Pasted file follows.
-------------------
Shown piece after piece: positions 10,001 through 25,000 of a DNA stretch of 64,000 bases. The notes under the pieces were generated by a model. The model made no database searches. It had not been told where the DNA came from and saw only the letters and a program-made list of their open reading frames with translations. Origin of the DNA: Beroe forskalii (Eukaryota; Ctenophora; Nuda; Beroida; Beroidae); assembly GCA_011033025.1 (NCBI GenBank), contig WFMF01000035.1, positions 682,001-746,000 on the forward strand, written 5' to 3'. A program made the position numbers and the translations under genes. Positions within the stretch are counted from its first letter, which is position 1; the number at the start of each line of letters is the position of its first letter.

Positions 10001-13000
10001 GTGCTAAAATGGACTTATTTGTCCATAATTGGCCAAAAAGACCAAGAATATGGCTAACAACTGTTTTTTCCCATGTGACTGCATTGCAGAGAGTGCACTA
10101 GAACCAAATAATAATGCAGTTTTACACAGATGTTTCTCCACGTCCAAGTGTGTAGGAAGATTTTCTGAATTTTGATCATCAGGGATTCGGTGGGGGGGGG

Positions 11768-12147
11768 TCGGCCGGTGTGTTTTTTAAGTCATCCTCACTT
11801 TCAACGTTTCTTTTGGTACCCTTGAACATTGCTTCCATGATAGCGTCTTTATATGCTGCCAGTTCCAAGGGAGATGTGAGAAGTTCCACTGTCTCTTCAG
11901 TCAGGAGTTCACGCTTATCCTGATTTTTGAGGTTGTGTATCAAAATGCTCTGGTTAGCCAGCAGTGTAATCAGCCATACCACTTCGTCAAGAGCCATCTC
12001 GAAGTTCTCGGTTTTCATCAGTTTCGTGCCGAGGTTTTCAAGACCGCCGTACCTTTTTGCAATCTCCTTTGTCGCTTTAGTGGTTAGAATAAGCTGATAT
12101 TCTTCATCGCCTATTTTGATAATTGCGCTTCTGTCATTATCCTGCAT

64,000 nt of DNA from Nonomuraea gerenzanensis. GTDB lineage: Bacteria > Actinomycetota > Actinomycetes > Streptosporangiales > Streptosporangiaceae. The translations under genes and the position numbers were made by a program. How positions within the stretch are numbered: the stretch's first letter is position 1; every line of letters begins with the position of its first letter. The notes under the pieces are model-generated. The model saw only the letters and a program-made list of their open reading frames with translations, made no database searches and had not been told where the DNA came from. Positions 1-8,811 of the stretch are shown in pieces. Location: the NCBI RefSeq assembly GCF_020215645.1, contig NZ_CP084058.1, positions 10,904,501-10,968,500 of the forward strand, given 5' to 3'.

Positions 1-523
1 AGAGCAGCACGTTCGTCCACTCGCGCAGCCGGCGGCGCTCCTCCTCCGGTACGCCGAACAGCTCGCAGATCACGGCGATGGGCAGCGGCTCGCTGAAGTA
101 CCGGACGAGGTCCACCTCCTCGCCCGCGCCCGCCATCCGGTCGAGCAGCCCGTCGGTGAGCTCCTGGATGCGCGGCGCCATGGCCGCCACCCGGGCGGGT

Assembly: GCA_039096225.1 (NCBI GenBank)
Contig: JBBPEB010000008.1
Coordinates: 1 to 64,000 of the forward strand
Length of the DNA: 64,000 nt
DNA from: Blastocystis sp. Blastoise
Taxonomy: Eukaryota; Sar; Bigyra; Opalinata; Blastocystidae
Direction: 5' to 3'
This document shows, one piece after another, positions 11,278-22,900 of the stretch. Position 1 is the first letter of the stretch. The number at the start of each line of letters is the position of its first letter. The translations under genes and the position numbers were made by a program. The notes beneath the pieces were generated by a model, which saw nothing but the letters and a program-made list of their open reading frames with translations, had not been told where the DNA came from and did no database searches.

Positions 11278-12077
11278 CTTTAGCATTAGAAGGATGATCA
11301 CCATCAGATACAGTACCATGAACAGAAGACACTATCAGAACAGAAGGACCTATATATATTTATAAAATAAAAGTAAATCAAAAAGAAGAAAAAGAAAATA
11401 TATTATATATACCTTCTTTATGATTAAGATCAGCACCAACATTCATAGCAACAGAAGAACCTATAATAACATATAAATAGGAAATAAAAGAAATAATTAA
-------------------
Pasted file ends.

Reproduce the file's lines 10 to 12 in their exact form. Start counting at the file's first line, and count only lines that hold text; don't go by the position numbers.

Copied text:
12101 TCTTCATCGCCTATTTTGATAATTGCGCTTCTGTCATTATCCTGCAT

64,000 nt of DNA from Nonomuraea gerenzanensis. GTDB lineage: Bacteria > Actinomycetota > Actinomycetes > Streptosporangiales > Streptosporangiaceae. The translations under genes and the position numbers were made by a program. How positions within the stretch are numbered: the stretch's first letter is position 1; every line of letters begins with the position of its first letter. The notes under the pieces are model-generated. The model saw only the letters and a program-made list of their open reading frames with translations, made no database searches and had not been told where the DNA came from. Positions 1-8,811 of the stretch are shown in pieces. Location: the NCBI RefSeq assembly GCF_020215645.1, contig NZ_CP084058.1, positions 10,904,501-10,968,500 of the forward strand, given 5' to 3'.

Positions 1-523